Prime Minister Imran Khan faces a number of impediments, which are marring policy formation of his government. While there are no reasons to doubt his integrity and love for Pakistan and Pakistanis, two factors just do not allow him and his team to come up with home grown plan. These are: 1) his speeches spread over more than two decades, as opposition leader and 2) lack of capacity of his team. Ironically, he has offended opposition parties to an extent that these are not even ready to support him on policies necessary for nation building and putting the country on growth trajectory. Over the last two decades he has been the biggest opponent of: 1) borrowing from IMF, 2) process of privatization, 3) policies governing economy of the country and above all 4) bureaucratic and judicial systems of the country.
Since independence economic policies of Pakistan have been driven by the foreign policy agenda of the United States. This includes financial support by multilateral lenders, directly or indirectly controlled by the super power. A lot of grants, multilateral and bilateral funding came to Pakistan because it was a part of cold war strategies, resistance against Russia (former USSR) in Afghanistan and war against terrorism. The history also shows that nature of relationship kept on changing with the passage of time but financial support continued. This inculcated a bad habit among the policy planners; their source of inspiration of guidance was the multilateral lenders rather than home grown plans. Despite doing a lot it has to hear do more mantra.
Funds extended through multilateral agencies were too small when compared with amounts spent daily in proxy wars in Afghanistan. Towing the US foreign policy agenda often annoyed Pakistan’s three immediate neighbors – Afghanistan, India and Iran as well as two other global super powers – China and Russia. After 9/11 geopolitical situation has become even more complicated due to emergence of regional super powers, development of terrorist networks and shift in foreign policy agenda of China and Russia. This can be best understood by reading the tale of two ports Gwadar and Chabahar. Construction of Chabahar was aimed at undermining the importance of Pakistan, to develop an alternative route. India played a key role in the construction of this port, despite imposition of economic sanctions on Iran by the United States. Therefore, it may not be wrong to say that flow of funds to Pakistan has been driven by the geopolitical reasons rather than any love for its people.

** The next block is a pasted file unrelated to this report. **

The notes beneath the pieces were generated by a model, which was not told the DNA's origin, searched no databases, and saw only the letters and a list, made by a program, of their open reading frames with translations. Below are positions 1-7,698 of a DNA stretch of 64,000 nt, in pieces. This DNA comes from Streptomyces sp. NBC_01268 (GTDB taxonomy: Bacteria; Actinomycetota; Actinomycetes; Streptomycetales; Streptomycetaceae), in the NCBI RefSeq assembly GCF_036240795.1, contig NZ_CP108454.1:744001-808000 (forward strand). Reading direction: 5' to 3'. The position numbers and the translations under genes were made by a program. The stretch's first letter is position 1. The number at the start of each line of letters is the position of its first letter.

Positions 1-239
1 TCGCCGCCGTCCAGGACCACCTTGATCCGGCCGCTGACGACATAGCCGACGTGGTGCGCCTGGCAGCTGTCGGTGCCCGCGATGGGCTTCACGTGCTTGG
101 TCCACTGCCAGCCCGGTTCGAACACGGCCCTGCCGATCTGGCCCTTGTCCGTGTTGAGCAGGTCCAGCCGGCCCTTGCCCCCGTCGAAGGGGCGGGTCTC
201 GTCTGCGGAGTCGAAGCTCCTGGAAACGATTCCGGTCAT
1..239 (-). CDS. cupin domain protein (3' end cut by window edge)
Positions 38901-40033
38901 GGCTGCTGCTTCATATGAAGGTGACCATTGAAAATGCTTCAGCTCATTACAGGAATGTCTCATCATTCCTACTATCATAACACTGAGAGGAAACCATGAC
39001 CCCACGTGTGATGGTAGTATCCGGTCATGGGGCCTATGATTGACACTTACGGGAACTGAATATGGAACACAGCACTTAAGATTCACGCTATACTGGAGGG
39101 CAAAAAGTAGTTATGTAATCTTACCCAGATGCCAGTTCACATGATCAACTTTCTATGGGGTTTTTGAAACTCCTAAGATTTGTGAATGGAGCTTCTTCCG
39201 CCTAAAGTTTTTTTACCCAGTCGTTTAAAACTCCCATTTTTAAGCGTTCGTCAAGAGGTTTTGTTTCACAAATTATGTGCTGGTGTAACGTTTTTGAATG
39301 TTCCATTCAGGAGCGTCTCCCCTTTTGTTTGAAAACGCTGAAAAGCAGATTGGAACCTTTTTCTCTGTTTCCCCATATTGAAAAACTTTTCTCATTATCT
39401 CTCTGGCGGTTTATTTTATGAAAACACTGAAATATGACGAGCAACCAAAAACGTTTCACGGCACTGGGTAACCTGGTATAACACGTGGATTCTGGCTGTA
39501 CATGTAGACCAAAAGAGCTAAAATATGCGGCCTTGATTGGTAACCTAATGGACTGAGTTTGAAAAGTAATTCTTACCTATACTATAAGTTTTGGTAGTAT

It is often said that since half of Khan’s cabinet comprises of the wizkids of General Pervez Musharraf team, maintaining cordial relationship should have not been a problem. Ironically, the prevailing geopolitical situation is very different from that of Musharraf era. Therefore, the same team has not been able to solicit bigger favors from the United States. One can recall that there were economic sanctions on Pakistan, but after 9/11 United States removed many restrictions to achieve its foreign policy agenda. A question arises, why the US is not willing to extend similar favors to Pakistan? One of the reasons could be the US plan to withdraw its troops from Afghanistan and the Middle East due to declining importance of the oil producing countries of the Gulf region. The current focus of the US administration is on change of regime in Venezuela and South China Sea. That is the reason IMF is too concerned about Pakistan paying China from the money received from IMF.
It is not a cliché but fact that the incumbent government has not been able to address some of the key issues, top of the agenda items being: 1) negotiating deal with IMF, 2) accelerating GDP growth rate, 3) boosting exports, 4) containing inflation and above all 5) bridging confidence deficit. The net outcome of these failures is: 1) declining GDP growth rate, 2) mounting external borrowing, 3) depreciating rupee and 4) rising interest rate. In fact most of these outcomes are of the failure to negotiate a deal with IMF. Due to plunging capital market foreign investors are offloading their investment and repatriating funds, another reason for erosion in foreign exchange reserves of the country.
While in opposition, Imran Khan was opponent of privatization, not ready to sell family silver, but have now initiated the process half-heatedly. At present PPP is also opposing privatization, though it has done privatization due the eras of Benazir Bhutto. Though, some of the Arab countries are depositing foreign exchange with State Bank of Pakistan, experts still believe that Pakistan should finalize deal with IMF, as it has already met many of the IMF conditions that include hike in interest rate, withdrawal of subsidies and rise in electricity and gas tariffs.
According to one of economic analysts who prefer to remain anonymous, “Over the last two decades Imran Khan has virtually opposed many policies of the governments, from borrowing from IMF to privatization. Now he finds it extremely painful to do the same. Therefore, he is deferring decision making, which are landing him in greater problems. Since he is often accused for taking ‘U’ turns, he can opt for the policies in past. Ironically, he may not like making decisions, but he is forced by external and internal dynamics to opt many things he does not like.”